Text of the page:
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Recycled Glass Beaches

Using Recycled Glass To Replenish Our Beaches

   Along many of the world's coasts, critically eroded beaches pose a myriad of social and environmental challenges, prompting an effort to explore alternatives to more traditional sand sources. One alternative involves the use of recycled glass cullet as coastal beach fill in erosional shoreline 'hot-spots.' Through the research of CERF, studies have showed that recycled glass cullet possesses the same physical and chemical characteristics as native quartz beach sand found on many beaches worldwide.

   Crabs, mollusks, urchins, and other marine life (see below photos) were introduced to each bioassay and analyzed through scientific observations. After a prolonged exposure to recycled glass cullet matrices, it was determined that an artificial cullet substrate does not adversely affect macrofauna habitation or microfauna colonization. This study demonstrated that recycled glass cullet is a biologically safe alternative when used in marine applications.

   In addition to performing groundbreaking research, CERF has contributed to the scientific community by taking part in innovative displays and exhibits at some of the world's most famous museums. Recently, our research with recycled glass cullet was featured at the Museum of Science and Industry in Chicago, Illinois, USA (http://www.msichicago.org/). By taking part in the Museum's exhibit entitled, The Glass Experience (see below photos), we were able to bring our research to a center stage in order to educate the public.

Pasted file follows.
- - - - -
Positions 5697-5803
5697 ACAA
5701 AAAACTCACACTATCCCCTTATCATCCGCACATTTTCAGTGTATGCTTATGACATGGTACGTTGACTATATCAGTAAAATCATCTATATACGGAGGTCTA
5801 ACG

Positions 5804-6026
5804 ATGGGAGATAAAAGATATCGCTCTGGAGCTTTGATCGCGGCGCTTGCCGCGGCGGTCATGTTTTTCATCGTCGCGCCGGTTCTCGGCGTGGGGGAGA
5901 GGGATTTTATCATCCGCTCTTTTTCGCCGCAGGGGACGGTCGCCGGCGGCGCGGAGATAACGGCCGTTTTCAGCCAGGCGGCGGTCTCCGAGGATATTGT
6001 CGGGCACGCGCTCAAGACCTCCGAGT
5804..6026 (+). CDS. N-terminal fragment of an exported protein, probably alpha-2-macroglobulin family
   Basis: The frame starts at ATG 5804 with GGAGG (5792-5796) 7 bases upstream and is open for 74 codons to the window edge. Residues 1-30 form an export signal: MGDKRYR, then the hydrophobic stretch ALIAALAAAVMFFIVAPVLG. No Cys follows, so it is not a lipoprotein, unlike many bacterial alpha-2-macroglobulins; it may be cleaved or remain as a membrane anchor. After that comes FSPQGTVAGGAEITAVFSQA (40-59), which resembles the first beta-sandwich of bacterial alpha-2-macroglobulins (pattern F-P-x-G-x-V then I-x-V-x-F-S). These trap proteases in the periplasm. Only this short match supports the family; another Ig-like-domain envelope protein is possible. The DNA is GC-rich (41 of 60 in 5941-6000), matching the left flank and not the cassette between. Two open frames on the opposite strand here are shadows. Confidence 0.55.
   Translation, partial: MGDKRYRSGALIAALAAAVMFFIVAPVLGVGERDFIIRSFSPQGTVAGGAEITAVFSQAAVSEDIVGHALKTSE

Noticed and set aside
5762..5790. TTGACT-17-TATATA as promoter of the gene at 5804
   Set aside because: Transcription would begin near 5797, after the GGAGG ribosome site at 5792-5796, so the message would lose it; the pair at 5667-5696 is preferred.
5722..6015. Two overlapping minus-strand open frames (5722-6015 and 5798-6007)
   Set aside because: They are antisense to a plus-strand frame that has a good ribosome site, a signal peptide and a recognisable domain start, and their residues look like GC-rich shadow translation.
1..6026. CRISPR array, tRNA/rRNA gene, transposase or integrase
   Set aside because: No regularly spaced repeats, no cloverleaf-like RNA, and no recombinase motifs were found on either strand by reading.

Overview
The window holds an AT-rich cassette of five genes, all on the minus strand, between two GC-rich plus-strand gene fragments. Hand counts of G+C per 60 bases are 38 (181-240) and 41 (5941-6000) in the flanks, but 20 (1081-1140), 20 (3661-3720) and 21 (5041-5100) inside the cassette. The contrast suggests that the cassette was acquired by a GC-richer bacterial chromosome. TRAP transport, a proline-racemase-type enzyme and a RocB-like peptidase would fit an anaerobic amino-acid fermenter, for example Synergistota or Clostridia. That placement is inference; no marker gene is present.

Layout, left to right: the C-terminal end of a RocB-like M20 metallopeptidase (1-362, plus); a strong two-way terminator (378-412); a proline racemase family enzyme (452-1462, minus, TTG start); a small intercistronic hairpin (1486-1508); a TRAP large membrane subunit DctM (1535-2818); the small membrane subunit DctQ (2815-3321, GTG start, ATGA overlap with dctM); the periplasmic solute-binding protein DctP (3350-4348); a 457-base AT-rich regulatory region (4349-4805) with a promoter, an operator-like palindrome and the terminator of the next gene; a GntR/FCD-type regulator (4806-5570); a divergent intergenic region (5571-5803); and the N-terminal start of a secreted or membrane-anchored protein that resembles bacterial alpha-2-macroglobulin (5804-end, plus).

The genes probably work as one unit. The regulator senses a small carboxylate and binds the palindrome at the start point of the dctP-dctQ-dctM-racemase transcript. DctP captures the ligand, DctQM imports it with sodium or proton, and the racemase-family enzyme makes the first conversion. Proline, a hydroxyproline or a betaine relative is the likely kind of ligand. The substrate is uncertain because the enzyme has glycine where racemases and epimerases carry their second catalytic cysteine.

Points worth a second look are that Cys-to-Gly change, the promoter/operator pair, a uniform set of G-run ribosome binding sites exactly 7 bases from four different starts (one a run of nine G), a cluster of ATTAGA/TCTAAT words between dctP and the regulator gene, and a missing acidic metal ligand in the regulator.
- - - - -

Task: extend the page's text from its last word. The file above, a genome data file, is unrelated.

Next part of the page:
For more information in regard to recycled glass beach studies, please click the links below to the following articles published in the Journal of Coastal Research (JCR):

 

Makowski, C. and Rusenko, K., 2007. Recycled glass cullet as an alternative beach fill material: Results of biological and chemical analyses. Journal of Coastal Research, 23(3), 545-552.  

 

Makowski, C.; Rusenko, K., and Kruempel, C.J., 2008. Abiotic suitability of recycled glass cullet as an alternative sea turtle nesting substrate. Journal of Coastal Research, 24(3), 771-779.

 

Makowski, C.; Finkl, C.W., and Rusenko, K., 2013. Suitability of recycled glass cullet as artificial dune fill along coastal environments. Journal of Coastal Research, 29(4), 772-782.

 

To learn more about CERF's research involving recycled glass beaches,

please contact us at This email address is being protected from spambots. You need JavaScript enabled to view it. 

 

 

 

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